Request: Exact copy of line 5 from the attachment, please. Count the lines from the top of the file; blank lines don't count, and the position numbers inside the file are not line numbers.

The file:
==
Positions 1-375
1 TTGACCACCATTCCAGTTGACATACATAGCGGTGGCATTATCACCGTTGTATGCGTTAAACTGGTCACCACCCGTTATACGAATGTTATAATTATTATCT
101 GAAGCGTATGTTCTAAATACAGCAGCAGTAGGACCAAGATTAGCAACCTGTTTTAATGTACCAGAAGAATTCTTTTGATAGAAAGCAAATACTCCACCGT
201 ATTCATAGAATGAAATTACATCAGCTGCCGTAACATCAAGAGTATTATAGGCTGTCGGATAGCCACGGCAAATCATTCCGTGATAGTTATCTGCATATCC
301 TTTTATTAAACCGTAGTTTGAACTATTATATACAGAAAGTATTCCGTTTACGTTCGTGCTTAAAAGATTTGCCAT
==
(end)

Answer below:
301 TTTTATTAAACCGTAGTTTGAACTATTATATACAGAAAGTATTCCGTTTACGTTCGTGCTTAAAAGATTTGCCAT